Fasting

Kaffarah: Pregnant and Nursing Women

Kaffarah

Question. What is the amount of the kaffarah of not fasting and the form and time frame in which it has to be given out? My wife still plans to make up the fast in shaa Allah but she also would like to give out the kaffarah because if it was not for her fear on the babies she would have tried to fast at least the first day and see how it would affect her.

Bismillah wal-Hamdulillah was-Salatu was-Salam ‘Ala Rasulillah

A nursing or pregnant woman is generally required to fast in Ramadan.

It is permissible for her not to fast if fasting is too difficult for her, but won’t cause harm.

It is obligatory for her not to fast if it will cause harm to her or her baby.

It is haram for her to not fast if no hardship results from fasting.

For example, she may fear loss of senses, death, or illness. It should be based on strong grounds either from previous experience or the recommendation of an upright Muslim physician.

Nursing Woman:

(1) A nursing woman who is scared for herself can break the fast and she has to make up the missed days later only. This is the position of vast majority of scholars. Some scholars even say that there is no difference on this issue.

(2) A nursing woman who fears for her baby and herself can break the fast and she has to make up the missed days later.

(3) If such a woman fears only for the baby, (she is afraid not eating will hurt her baby or her milk will dry up, etc) then there is some scholarly difference of opinion. According to the majority of scholars she has to pay an expiation, i.e. feeding a poor person and make up the missed days at later date. The guardian of the baby is responsible for feeding a poor person for each day she missed. At the very least, it is safer to feed a poor person, especially if one can afford it.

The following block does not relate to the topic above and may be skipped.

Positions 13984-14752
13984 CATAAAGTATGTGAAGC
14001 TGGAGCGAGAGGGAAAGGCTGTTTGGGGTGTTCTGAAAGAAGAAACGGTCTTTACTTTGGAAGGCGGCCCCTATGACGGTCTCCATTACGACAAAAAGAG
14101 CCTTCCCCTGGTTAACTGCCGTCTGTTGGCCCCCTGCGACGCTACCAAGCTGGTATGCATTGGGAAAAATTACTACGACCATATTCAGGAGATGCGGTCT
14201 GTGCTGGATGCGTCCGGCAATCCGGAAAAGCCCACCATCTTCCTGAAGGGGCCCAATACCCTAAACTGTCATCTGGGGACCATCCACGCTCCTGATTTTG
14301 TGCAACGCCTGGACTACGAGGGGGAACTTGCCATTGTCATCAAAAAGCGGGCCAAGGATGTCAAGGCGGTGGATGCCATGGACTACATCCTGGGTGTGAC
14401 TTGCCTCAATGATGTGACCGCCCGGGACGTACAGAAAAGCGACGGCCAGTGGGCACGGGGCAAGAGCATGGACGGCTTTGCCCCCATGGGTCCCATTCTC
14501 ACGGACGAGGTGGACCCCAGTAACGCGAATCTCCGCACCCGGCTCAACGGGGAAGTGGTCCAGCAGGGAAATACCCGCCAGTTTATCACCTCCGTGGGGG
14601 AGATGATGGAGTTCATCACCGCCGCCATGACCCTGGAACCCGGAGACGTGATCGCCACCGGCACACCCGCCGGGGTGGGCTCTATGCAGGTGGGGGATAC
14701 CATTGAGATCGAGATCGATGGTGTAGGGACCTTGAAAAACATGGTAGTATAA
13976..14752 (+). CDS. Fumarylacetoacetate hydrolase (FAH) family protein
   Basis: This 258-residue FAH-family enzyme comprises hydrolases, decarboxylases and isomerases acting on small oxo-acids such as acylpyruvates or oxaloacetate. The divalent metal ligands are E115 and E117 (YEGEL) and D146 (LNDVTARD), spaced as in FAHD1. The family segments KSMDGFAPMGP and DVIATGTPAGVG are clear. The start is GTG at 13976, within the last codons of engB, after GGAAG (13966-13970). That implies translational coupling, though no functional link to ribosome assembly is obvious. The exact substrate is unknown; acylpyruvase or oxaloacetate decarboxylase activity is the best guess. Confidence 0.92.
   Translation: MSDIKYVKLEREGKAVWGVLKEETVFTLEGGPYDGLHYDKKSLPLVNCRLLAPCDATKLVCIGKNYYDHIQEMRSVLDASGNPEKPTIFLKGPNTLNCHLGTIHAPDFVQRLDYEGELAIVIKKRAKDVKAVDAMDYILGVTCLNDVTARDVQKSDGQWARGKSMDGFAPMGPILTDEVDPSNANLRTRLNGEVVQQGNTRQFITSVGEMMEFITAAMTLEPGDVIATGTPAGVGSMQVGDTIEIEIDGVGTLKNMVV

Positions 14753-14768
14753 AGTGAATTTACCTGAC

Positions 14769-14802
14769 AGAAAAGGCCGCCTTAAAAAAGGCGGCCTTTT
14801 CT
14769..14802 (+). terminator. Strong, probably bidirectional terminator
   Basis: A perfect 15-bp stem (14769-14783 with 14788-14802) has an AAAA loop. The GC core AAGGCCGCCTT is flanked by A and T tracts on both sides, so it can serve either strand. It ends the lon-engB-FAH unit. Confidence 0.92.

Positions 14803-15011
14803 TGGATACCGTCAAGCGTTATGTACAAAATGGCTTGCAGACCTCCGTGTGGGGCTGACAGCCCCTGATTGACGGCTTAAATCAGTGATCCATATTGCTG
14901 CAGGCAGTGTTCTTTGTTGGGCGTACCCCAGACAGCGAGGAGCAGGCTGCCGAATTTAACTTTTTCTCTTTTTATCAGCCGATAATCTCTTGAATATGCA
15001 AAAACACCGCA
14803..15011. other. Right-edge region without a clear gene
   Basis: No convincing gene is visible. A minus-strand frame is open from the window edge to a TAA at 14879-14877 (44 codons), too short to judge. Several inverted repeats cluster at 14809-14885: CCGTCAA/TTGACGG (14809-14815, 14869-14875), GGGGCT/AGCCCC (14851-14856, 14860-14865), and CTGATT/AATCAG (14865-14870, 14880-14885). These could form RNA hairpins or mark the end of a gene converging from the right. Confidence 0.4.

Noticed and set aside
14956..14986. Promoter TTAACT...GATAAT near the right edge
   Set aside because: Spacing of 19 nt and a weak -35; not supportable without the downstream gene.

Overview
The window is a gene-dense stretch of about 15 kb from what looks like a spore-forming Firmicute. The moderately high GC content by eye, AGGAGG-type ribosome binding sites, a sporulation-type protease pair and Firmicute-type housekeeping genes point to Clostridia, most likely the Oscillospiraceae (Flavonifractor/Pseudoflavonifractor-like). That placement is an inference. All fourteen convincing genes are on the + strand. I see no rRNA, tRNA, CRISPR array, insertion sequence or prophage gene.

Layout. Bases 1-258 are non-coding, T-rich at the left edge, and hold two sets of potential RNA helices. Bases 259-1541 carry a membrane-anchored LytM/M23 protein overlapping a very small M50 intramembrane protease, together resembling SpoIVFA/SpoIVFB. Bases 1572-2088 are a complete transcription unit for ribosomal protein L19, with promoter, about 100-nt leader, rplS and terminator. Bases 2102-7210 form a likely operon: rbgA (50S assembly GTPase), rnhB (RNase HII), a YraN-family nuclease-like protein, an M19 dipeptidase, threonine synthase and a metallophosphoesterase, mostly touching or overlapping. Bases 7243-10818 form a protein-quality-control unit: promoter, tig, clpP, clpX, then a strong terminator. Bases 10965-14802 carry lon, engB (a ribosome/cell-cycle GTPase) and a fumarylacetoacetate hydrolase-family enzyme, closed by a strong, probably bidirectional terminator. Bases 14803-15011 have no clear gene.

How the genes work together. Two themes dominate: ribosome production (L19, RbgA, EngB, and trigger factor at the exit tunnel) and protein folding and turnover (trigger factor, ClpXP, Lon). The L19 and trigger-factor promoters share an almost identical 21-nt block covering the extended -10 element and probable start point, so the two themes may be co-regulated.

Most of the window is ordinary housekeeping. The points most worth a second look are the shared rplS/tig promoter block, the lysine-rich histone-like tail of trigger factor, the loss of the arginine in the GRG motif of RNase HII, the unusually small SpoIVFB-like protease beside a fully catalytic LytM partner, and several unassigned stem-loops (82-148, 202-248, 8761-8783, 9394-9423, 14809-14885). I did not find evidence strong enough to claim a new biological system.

Pregnant Woman:

(4) A pregnant woman can break the fast and she has to make up the missed days later only if she is scared for herself. This is the position of vast majority of scholars. Some scholars even say that there is no difference on this issue.

(5) A pregnant woman who fears for her baby and herself can break the fast and she has to make up the missed days later.

(6) If the pregnant woman fears only for the life of her foetus when she fasts (she is afraid if she won’t eat it will hurt her baby, or she has to take medicine for the baby, etc), according to the majority of scholars she has to pay expiation, i.e. feeding a poor person and make up the missed days at later date. The guardian of the baby is responsible for feeding a poor person for each day she missed. At the very least, it is safer to feed a poor person just to be safe, especially if one can afford it.

Fidya can not be given before Ramadan or before the missed days. conversely, fidya can be given after the missed day or collectively at the end of Ramadan for all the missed days.

According to the majority of scholars, money does not replace food for fidya. What this means is that you can not give the equivalent amount of fidya in form of money to the poor. You can delegate someone to buy food and give it to poor.

The poor person should be given at least one and a half kilograms of the local staple food, whether it is rice, dates or anything else. If meat is also given, that is better.

Bukhari reports from Anas that when he grew old and was unable to fast, he did not fast and would give bread and meat to a poor person for each day.

Food can be given to one person for all the days or it can be cooked and fed to 30 poor people, for instance.

And Allah knows best.


Kaffarah: Pregnant and Nursing Women Feature Image Credit: Tambako The Jaguar